Tweetie 2 for iPhone
At a Glance
Amazon Shop buttons are programmatically attached to all reviews, regardless of products' final review scores. Our parent company, IDG, receives advertisement revenue for shopping activity generated by the links. Because the buttons are attached programmatically, they should not be interpreted as editorial endorsements.
Loren Brichter is a genius. When Brichter, the sole proprietor behind software company Atebits, announced that the sequel to his popular iPhone Twitter client Tweetie would be a new app, and thus a brand new purchase even for those who already owned the original, he had a brilliant solution in mind to the inevitable ensuing pricing controversy.
He simply made Tweetie 2 awesome.
It’s tough to complain about spending $3 when, in return, you score an app that’s truly a delight to use. When I reviewed the original Tweetie for Macworld, I wrote that “My ideal Twitter client for iPhone doesn’t exist yet. Tweetie’s close, but I’d love for it to include some of the compose screen enhancements from Twitterrific and Twittelator Pro.” Tweetie 2 delivers, keeping and refining what worked in its predecessor, and addressing the areas where competitors previously outshone its functionality—particularly when writing tweets. Even better, the app innovates some smart new functionality sure to be emulated by the best of its App Store peers.
Unchanged in Tweetie 2 is the silky-smooth scrolling through your timeline. I find that apps which hiccup and stutter as you scroll through lists detract from my overall iPhone experience, so I’m a sucker for the ones that deliver the smooth. One clever new nicety is Tweetie 2’s approach to refreshing your timeline for the latest tweets: Scroll to the very top of the list, then pull down the top edge for a moment, and new tweets start loading. It’s an intuitive gesture, and one I’m guilty of attempting in numerous other apps (Mail, NetNewsWire) that don’t support it, only because it feels like a natural iPhone move.
Swiping across tweets in your timeline reveals shortcuts to key actions, like replying, retweeting, favoriting, or saving tweets for later to services like Instapaper or Read It Later. The swipe is another feature that just feels right, and it works to perfection. I love that I can tap directly into other members’ favorites from their profiles with Tweetie; iPhone Twitter apps that lack this feature should really get with the program.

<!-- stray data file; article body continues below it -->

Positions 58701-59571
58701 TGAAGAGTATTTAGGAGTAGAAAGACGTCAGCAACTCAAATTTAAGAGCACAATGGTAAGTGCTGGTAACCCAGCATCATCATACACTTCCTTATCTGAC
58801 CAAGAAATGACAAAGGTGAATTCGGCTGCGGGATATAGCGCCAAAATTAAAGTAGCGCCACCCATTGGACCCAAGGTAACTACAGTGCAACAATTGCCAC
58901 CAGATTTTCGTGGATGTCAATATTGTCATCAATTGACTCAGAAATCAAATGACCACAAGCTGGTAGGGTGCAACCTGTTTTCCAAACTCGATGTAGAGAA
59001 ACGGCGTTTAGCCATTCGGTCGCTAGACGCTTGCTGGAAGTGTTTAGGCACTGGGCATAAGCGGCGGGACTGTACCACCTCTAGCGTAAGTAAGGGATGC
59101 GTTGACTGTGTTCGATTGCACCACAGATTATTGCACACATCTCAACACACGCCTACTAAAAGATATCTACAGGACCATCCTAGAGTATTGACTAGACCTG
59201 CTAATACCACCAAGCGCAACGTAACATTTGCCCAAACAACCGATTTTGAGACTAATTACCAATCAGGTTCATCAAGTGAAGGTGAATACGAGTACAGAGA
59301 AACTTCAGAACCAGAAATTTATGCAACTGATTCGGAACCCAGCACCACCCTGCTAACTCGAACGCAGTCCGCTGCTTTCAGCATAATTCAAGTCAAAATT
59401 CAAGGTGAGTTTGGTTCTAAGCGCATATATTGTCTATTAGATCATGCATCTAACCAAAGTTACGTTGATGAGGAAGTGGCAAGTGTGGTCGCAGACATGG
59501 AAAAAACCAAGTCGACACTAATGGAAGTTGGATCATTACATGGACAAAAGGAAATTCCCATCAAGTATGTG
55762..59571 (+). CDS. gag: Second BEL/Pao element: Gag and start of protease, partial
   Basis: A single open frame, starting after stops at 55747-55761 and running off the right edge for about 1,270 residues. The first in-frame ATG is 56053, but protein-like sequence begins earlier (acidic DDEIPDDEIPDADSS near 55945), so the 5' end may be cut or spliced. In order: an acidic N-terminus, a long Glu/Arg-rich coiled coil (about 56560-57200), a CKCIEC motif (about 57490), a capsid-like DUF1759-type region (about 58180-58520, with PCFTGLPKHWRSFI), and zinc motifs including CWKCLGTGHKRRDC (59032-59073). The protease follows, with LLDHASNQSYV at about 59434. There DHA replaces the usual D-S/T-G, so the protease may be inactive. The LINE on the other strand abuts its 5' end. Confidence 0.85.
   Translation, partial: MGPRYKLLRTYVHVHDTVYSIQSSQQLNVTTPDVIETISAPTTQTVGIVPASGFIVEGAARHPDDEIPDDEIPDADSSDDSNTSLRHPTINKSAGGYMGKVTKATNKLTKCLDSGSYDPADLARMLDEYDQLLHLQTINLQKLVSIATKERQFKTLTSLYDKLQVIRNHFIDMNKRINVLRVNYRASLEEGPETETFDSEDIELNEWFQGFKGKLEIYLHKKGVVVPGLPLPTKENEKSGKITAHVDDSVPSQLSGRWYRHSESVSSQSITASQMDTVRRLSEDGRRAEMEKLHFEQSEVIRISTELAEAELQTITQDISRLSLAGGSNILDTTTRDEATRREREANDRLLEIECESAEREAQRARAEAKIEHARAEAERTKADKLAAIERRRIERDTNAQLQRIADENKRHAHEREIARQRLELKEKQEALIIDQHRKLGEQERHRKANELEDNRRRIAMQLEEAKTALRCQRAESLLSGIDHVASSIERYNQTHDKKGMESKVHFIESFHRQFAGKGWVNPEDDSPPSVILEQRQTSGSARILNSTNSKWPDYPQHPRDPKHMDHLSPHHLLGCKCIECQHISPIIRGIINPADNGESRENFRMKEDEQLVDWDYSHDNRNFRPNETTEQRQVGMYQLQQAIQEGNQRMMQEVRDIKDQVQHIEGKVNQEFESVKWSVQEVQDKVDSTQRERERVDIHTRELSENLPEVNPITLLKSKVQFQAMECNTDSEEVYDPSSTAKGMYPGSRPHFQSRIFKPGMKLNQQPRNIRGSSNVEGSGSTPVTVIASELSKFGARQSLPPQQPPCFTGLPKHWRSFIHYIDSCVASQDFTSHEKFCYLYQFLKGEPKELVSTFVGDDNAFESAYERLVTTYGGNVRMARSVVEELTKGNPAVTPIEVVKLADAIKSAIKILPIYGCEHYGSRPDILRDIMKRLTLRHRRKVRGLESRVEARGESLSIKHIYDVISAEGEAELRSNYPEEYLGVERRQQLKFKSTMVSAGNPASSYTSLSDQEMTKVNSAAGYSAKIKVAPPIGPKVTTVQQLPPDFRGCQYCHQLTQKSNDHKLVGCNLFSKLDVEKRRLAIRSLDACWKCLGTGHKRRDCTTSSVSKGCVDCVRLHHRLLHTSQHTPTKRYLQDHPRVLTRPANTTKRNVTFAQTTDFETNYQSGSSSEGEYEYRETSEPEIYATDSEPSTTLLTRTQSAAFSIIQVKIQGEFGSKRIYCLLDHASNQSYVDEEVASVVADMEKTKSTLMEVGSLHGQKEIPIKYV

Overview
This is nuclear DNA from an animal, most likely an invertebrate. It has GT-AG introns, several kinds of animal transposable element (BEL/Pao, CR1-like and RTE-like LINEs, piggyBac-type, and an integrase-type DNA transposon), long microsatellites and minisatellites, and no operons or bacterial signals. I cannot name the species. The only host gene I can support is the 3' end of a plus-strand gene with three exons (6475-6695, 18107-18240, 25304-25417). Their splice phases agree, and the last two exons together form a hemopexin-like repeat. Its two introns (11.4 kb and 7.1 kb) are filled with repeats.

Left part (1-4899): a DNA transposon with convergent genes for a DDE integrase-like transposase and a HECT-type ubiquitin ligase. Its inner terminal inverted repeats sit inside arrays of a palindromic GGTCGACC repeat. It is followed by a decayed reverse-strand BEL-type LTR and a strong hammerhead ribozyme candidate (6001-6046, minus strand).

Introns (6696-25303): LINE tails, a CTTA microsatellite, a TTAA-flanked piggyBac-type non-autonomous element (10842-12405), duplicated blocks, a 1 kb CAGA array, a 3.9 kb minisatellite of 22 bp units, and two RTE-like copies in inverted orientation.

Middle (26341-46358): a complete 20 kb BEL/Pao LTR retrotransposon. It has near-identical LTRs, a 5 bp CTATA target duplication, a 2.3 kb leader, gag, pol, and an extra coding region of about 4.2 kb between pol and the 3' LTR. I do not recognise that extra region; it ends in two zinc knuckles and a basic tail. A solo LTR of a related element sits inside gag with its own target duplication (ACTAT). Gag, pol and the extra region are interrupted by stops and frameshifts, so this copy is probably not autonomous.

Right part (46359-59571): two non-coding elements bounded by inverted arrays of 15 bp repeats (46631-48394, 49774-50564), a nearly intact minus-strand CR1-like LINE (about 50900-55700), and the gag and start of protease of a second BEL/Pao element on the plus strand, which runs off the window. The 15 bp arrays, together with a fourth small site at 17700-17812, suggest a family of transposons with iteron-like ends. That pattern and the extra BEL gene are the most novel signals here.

Replies, direct messages, and search are all just taps away, as the tabs across the bottom of the screen. You can quickly mark all your direct messages as read by double-tapping on the tab, which is a nice touch. More impressively, Tweetie 2 remembers where you are in the app between launches; when you re-open the app, you’re plopped right back where you were before—whether you were composing a tweet, midway through your timeline list, or anywhere else.
Caching all those tweets and remembering just where you were makes Tweetie 2 a genuine standout on the iPhone. The app feels more solid and “desktop-ish,” because it feels like it’s always ready for you to switch back to, as if it’s always running, even though it’s obviously not. I long for the day when the Tweetie desktop app can sync with the iPhone version, so I never have to scroll through tweets I’ve already read again.
Finally, the process of composing tweets that I referenced earlier gets a welcome makeover in Tweetie 2. Tapping on the character countdown widget reveals six buttons, with quick access to key features. Buttons for the iPhone’s camera and your photo album let you drop in photos, which are automatically uploaded to the image service of your choice. You can also choose to geotag your tweets; once you enable geotagging, each new tweet will pass along your current location, until you turn that setting off. Rounding out the helpful compose buttons are an address book for easier mentions (you can type your friends’ real names if you can never remember their Twitter monikers), a recent hashtag browser, and a URL shrinker. You can save unfinished tweets as drafts within the app, or export them to Birdhouse. There’s now nothing missing from Tweetie 2’s compose process.
A recent update to Tweetie 2 added support for Twitter’s new retweet flow, and it works just as you’d expect. Also included in the update is impressively robust support for Twitter Lists. You can browse your own lists and create new ones, but you can also tap from a member’s profile into lists they follow, lists they created, and lists they’re included in.
Tweetie 2, quite simply, includes every last feature a Twitter client needs. It isn’t just the best Twitter app for iPhone. It’s the best Twitter app on any platform, and truly a pleasure to use.
[Lex Friedman’s Twitter updates will change your life. Or at least, describe his.]